Franklin, T., Dittmann, L., & Henry, T. (2015). Extralegal Disparity in the Application of Intermediate Sanctions: An Analysis of U.S. District Courts. Crime & Delinquency, 63(7), 839-874.
The authors noted that intermediate sanctions can help alleviate the problems caused by mass incarceration among the minorities (Franklin, Dittmann & Henry, 2015). However, if specific offender characteristics such as age, sex, and educational attainments influenced the use of intermediate sanctions, then it may negate its positive impact. Therefore, the authors sought to examine the influence of offender characteristics such as race, educational attainment, age, and ethnicity on the application of intermediate sanctions.
Assumptions or Hypothesis
The authors pointed that since intermediate sanctions are less restrictive and more lenient compared to prison sentences, there is likelihood that certain offenders could be deemed less fit. Thus, this led the authors into forming six hypotheses. The first hypothesis is that Black, Hispanic, male, and younger offenders will be less likely to receive intermediate sanctions as compared with prison. The second hypothesis was that Black, Hispanic, male, and younger offenders will be more likely to receive intermediate sanctions as compared with probation. The third hypothesis was that offenders with greater levels of education will be more likely to receive intermediate sanctions as compared with prison. The forth hypothesis is that offenders with greater levels of education will be less likely to receive intermediate sanctions as compared with probation. The fifth hypothesis is tha among race, sex, and age combinations, young, Black and Hispanic, male offenders will be least likely to receive intermediate sanctions as compared with prison. The final hypothesis is that among race, sex, and age combinations, young, Black and Hispanic, male offenders will be most likely to receive intermediate sanctions as compared with probation (Franklin, Dittmann & Henry, 2015, pp. 9-10).
The authors undertook the study on the use of intermediate sanctions among the offenders as an alternative to incarceration. The research was done amongst the offenders from the minority groups since the authors wanted to determine whether the offender characteristics such as age, educational level, and sex influenced its use. The research was conducted among the minorities of the Hispanic and African American ethnicities. The authors had no personal experiences with the research topic as they stated in the article that the topic has received less study and thus undertook the study to investigate the topic, while making reference to other published literature on the research subject.
The authors fund that there was less likelihood for Hispanic offenders to receive intermediate sanctions when compared with prison sentence. Moreover, the authors found that though the African American offenders were not treated differently than White offenders. However, when examining probation and intermediate sanctions, the authors found that the odds of receiving intermediate sanctions was 20% greater for Hispanic offenders when compared with white offenders. Alls, the researchers found that Black offenders were less likely to receive intermediate sanctions. When considered n basis f sex, the researchers found that male offenders were less likely to receive intermediate sanctions compared to female offenders.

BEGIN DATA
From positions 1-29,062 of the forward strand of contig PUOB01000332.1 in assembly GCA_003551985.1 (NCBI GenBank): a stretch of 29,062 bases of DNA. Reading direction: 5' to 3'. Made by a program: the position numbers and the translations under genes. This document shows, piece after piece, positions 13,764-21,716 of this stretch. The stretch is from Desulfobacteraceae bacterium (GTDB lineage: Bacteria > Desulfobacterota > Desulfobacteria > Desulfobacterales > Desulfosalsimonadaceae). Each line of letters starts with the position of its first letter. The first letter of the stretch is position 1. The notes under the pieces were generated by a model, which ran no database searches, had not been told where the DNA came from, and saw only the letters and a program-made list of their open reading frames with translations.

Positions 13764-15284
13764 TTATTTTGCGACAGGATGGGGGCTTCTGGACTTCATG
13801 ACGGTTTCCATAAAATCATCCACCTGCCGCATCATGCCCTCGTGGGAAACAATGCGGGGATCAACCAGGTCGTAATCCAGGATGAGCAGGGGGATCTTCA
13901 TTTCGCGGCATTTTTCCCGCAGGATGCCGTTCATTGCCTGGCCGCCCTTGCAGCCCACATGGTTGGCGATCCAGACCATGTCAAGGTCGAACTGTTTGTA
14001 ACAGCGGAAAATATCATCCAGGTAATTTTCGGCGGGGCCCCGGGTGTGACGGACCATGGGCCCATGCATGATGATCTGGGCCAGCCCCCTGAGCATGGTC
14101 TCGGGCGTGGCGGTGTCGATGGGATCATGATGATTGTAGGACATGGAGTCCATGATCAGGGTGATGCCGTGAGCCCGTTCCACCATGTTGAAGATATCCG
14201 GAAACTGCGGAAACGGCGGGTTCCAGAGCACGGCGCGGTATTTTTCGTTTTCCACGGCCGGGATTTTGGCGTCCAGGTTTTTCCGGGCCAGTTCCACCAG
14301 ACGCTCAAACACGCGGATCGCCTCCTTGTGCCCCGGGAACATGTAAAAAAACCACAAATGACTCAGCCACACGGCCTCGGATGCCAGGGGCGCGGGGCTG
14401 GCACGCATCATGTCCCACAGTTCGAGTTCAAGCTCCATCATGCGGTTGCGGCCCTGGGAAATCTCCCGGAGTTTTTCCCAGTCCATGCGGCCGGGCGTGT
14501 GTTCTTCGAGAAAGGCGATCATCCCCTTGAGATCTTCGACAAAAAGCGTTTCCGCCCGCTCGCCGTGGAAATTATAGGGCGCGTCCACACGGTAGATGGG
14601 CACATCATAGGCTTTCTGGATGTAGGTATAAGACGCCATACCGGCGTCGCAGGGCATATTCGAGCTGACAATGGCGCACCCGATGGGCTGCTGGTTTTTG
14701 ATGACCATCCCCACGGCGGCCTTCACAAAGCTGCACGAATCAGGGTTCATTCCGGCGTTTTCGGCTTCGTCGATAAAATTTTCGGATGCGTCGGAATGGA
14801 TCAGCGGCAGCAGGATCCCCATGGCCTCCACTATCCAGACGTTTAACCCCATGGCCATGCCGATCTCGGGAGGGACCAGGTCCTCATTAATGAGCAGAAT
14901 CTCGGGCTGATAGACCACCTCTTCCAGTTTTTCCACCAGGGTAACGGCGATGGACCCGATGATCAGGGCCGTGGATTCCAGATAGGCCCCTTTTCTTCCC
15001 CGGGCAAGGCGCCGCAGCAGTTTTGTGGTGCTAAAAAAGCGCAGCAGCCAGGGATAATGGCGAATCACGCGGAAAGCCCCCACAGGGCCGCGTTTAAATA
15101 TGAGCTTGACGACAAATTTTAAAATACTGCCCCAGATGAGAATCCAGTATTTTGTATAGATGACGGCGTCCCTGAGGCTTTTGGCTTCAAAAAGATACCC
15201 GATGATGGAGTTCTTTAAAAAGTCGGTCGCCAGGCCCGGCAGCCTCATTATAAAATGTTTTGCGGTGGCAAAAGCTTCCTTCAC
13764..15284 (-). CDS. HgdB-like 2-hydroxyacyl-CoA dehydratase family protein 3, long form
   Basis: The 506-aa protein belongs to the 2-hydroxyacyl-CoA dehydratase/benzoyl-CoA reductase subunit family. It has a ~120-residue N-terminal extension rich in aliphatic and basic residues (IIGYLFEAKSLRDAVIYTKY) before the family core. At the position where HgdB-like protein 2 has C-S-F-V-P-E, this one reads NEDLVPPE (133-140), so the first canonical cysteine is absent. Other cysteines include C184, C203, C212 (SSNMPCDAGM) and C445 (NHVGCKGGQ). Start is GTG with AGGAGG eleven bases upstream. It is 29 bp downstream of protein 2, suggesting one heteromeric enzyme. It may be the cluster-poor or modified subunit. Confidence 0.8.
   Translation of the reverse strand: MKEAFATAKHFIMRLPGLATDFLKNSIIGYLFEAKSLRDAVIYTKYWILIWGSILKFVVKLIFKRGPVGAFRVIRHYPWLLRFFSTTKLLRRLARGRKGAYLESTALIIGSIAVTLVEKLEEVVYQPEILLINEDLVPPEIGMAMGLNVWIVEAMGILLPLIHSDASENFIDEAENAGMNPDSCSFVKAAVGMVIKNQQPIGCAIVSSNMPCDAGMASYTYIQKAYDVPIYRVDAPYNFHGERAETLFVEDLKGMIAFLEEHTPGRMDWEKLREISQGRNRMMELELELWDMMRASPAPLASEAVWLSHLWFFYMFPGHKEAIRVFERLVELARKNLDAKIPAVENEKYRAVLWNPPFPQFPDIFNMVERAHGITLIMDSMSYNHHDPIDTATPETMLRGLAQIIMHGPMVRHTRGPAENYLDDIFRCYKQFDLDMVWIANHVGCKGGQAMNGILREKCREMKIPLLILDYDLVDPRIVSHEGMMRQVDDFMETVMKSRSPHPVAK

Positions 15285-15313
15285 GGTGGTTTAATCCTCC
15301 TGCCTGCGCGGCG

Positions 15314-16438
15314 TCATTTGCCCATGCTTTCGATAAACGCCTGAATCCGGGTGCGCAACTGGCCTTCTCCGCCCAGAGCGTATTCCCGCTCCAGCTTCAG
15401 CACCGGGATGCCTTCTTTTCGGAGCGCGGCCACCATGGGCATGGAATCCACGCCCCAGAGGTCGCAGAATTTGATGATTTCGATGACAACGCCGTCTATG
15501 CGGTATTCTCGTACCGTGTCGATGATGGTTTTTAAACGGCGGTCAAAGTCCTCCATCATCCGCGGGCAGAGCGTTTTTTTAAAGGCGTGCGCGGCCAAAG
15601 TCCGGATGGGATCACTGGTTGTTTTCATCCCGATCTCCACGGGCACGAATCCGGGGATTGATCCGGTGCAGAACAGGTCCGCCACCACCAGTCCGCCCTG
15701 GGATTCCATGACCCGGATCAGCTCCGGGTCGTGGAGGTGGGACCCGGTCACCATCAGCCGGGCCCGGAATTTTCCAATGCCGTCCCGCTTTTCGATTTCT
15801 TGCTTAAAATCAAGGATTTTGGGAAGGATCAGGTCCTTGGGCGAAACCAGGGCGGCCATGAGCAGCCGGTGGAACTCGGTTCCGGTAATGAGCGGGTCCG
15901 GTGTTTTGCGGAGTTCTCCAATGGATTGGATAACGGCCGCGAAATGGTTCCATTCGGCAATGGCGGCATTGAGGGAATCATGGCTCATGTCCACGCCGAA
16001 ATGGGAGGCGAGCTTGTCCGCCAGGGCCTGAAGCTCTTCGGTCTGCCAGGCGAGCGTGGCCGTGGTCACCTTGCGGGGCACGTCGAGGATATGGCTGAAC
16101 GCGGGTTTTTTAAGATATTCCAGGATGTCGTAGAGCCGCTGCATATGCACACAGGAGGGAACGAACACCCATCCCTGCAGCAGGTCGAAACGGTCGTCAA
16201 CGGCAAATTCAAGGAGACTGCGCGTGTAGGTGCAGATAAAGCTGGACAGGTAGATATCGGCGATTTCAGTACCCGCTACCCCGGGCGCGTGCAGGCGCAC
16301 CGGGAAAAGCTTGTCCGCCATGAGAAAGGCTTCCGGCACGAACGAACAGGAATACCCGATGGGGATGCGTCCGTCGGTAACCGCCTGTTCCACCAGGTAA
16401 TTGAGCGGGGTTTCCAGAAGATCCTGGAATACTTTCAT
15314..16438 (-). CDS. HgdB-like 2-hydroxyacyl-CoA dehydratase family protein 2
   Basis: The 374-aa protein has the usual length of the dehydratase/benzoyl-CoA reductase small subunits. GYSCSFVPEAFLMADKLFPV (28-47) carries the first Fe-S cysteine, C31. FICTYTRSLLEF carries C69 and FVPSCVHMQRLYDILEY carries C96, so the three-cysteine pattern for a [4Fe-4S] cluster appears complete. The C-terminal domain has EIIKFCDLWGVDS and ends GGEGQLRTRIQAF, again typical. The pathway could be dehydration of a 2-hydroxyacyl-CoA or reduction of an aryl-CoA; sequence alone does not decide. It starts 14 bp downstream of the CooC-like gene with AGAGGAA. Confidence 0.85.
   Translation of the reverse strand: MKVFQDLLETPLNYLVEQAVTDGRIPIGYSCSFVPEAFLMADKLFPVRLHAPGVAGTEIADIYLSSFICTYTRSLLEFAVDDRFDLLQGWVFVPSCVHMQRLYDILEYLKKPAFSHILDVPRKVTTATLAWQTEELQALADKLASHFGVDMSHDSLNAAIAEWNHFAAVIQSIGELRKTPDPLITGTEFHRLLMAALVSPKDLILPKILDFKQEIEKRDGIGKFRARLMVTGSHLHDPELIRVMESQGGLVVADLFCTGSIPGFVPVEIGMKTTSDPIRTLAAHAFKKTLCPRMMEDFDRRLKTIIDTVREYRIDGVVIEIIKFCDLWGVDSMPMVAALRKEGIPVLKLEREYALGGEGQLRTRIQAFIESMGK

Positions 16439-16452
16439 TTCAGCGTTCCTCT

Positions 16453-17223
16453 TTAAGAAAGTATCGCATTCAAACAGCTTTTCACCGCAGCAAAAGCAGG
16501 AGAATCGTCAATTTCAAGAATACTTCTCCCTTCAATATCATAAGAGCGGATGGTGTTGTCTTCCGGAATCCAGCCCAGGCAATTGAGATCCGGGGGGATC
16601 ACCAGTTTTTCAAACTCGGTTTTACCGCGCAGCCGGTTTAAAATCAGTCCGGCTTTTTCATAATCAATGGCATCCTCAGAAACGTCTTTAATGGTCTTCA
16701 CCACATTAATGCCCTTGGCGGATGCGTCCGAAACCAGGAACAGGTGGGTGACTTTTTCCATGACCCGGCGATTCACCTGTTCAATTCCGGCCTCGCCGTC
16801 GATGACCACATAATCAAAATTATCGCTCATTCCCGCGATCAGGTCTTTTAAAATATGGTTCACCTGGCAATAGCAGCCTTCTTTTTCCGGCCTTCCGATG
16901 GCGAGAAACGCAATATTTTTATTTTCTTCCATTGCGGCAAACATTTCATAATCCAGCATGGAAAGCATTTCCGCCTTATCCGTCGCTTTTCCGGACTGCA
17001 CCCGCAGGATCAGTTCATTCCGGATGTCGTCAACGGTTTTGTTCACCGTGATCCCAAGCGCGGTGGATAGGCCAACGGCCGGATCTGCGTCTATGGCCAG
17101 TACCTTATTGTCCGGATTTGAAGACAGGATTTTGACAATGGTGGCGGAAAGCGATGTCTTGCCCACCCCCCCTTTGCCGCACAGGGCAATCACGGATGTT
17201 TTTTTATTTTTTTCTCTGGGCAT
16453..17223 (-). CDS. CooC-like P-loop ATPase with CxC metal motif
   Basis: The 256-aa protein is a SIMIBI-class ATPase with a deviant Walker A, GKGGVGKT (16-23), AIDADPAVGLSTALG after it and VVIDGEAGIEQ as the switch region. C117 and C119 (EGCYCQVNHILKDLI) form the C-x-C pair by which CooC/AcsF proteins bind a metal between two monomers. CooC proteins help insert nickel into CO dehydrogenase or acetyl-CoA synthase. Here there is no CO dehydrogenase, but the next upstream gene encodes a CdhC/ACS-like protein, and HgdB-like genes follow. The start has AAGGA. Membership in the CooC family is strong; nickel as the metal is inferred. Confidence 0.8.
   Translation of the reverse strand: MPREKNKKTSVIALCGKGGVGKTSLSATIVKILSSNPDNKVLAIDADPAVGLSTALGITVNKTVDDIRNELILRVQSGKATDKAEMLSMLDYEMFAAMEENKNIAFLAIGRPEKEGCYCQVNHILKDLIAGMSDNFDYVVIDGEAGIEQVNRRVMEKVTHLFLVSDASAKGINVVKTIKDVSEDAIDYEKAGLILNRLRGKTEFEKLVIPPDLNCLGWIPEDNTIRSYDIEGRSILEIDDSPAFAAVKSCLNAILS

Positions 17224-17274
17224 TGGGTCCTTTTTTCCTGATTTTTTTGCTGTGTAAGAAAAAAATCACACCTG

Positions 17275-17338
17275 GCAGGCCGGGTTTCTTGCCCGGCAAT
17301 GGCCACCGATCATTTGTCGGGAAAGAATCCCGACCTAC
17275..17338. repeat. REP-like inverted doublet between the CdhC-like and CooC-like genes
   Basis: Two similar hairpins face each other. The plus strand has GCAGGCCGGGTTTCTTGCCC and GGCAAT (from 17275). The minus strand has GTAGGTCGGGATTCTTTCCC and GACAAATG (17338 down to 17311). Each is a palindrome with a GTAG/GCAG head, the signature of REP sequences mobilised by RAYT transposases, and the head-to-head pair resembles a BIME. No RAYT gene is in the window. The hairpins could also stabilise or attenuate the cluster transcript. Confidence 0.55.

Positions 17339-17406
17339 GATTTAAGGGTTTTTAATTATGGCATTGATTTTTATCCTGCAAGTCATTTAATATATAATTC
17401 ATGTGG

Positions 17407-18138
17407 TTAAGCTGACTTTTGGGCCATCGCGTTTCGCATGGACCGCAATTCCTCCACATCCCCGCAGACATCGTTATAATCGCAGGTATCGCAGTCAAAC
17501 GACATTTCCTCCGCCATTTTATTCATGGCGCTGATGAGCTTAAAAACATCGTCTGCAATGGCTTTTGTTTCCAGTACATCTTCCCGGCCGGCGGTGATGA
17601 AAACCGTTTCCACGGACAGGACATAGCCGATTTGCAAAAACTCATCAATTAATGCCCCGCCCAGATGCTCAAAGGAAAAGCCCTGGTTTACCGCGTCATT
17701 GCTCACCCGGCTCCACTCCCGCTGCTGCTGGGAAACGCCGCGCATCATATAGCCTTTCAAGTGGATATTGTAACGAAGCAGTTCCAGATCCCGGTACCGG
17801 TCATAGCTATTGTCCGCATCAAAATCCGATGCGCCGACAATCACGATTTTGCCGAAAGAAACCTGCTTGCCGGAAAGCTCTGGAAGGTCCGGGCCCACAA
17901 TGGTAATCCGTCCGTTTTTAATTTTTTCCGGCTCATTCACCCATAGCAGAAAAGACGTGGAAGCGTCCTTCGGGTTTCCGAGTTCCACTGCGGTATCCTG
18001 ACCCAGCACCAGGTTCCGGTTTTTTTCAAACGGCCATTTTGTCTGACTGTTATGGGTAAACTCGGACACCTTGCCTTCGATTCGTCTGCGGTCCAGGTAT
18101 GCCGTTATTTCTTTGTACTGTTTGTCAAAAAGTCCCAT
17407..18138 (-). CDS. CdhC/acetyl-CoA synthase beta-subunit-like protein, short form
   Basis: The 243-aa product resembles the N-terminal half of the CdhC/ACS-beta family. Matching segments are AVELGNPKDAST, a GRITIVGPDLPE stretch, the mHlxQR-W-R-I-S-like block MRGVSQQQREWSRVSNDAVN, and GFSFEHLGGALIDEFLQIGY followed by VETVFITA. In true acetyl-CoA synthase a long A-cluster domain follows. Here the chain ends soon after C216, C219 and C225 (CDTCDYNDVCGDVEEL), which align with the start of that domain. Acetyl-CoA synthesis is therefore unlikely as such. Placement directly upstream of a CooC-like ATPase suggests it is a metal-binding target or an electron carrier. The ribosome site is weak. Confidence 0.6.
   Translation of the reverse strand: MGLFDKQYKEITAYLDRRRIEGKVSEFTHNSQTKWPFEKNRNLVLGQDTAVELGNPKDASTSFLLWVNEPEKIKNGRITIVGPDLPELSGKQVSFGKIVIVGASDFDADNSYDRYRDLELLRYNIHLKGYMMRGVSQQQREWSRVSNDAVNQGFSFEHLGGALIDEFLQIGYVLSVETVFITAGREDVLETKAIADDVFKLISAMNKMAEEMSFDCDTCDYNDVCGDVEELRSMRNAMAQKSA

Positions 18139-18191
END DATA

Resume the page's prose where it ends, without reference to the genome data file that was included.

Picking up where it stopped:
Although the authors performed rigorously study that allowed it to answer the intended research questions, the researchers must broaden some aspects concerning their research findings. It is of the opinion that there is need for the authors t expand more on the reasons that lead to less numbers of Hispanic offenders and Blacks from being given the opportunities to be enrolled in intermediate sanctions. It is believed that there are more factors other than age, sex and educational attainment that can contribute t less number of Hispanics and Blacks from being given chances t serve in intermediate sanctions compared to White offenders.
The authors failed to consider the roles of other factors such as social inequality and the differences in employment rates among Blacks, Hispanics and Whites. In their study, Pettit & Sykes (2015) found that the percentage of Whites working in paid labor was as high as 84%, whereas employment rates were consistently lower among Blacks. That the authors considered only age, sex, and education, does not provide real picture. This provides a major source of bias, since the reduced chances of the minorities to be given intermediate sanctions could be as a result of other factors such differences in unemployment rates. It is of the opinion that these other underlying factors must be examined since the chances of recidivism among a group that is likely not to get employment would be high, and such groups would rather be given to serve full prison sentence than intermediate sanctions.
There are several components of community-based sanctions such as probation, parole, and intermediate sanctions, which are carried within the community. According to (Krohn & Lane, 2015) these community based corrections allow offenders to be close to their pro-social peers and family social groups. Among these community-based corrections, probation appears to be more effective. This is because they provide an avenue where offenders who are seeking re-entry gain strong social support system, hence reducing chances of recidivism. Moreover, they are cost-effective and provide additional support such as counseling and other employment and life skills, which are invaluable for offender re-entry into the society.
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